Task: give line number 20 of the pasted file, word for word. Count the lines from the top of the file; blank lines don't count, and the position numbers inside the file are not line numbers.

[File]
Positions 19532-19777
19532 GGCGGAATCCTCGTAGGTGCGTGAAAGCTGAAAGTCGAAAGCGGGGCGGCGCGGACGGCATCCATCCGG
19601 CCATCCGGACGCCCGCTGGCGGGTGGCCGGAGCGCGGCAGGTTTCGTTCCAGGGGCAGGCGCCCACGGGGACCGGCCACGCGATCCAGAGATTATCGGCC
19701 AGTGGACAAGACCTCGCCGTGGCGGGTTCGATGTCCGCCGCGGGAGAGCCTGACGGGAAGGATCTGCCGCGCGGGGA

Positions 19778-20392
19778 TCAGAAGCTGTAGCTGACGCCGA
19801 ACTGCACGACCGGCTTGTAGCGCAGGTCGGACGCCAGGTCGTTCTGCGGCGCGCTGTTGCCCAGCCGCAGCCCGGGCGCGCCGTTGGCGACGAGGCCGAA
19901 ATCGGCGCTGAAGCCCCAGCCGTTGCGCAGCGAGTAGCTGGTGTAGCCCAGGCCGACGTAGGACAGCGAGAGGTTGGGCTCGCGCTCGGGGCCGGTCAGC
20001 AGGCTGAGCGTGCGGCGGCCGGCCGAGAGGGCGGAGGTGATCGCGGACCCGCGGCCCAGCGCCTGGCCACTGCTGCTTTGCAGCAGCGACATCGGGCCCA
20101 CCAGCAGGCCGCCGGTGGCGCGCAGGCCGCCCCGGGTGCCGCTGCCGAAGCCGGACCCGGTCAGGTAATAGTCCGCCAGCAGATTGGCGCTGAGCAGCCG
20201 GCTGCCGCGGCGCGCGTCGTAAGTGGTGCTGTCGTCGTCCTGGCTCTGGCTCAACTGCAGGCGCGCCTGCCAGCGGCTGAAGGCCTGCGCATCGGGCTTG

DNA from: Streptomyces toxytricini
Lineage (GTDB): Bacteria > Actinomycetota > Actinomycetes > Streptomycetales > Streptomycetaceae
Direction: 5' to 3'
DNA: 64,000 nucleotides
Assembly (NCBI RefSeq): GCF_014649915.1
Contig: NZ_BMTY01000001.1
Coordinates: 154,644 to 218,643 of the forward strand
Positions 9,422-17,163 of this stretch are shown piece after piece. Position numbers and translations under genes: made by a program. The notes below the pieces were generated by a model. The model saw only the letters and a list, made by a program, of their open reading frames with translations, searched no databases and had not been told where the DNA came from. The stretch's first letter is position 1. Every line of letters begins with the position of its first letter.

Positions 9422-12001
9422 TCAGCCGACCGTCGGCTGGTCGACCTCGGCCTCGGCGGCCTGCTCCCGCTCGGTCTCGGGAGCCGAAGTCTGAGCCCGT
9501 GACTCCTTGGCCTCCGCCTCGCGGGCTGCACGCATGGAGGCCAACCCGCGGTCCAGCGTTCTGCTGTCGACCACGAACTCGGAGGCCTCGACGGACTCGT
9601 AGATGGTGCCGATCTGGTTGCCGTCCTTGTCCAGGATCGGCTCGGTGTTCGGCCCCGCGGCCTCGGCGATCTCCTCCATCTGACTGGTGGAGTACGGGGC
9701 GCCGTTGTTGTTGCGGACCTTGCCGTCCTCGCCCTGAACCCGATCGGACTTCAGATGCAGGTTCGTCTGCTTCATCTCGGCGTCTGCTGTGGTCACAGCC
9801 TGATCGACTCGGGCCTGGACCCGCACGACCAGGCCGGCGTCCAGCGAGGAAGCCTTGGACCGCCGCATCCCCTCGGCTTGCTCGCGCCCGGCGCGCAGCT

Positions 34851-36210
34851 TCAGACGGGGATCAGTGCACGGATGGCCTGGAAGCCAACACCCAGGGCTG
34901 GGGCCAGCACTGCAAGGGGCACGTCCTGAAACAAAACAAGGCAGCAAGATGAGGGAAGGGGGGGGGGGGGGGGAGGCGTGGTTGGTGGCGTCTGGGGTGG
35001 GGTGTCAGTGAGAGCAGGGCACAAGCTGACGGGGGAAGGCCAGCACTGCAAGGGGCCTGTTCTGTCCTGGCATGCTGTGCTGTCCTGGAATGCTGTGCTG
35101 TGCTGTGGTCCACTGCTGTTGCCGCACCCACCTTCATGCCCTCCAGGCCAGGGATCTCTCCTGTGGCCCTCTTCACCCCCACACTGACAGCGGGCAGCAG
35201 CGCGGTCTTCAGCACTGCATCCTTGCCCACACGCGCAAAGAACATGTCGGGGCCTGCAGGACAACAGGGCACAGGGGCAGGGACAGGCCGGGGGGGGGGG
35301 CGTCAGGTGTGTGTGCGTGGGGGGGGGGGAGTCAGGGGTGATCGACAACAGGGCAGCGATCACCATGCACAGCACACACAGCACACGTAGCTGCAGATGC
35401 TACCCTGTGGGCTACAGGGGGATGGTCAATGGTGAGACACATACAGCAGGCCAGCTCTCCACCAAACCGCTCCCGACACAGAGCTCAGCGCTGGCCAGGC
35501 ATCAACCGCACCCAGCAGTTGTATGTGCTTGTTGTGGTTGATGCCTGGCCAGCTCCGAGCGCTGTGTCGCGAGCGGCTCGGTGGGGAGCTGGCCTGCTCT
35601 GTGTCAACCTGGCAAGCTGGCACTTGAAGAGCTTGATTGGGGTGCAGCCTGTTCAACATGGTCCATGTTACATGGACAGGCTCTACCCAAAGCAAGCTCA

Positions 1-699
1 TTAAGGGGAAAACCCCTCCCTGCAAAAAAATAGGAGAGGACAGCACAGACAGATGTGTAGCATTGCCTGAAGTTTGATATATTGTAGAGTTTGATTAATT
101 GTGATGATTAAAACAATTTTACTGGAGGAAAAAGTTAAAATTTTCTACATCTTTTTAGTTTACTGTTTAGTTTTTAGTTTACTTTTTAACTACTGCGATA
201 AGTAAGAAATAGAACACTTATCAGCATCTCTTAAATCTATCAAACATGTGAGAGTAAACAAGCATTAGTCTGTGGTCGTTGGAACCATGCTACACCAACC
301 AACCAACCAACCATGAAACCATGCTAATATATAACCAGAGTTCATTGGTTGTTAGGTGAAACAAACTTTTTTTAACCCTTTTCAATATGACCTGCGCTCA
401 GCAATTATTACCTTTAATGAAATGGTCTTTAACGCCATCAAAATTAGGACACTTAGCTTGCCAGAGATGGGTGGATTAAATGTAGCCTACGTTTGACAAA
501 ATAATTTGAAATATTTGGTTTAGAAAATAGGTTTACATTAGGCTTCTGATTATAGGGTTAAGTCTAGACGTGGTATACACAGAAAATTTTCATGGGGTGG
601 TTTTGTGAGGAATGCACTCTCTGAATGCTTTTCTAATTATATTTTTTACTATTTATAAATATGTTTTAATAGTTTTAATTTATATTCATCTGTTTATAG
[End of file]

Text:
Positions 9422-12001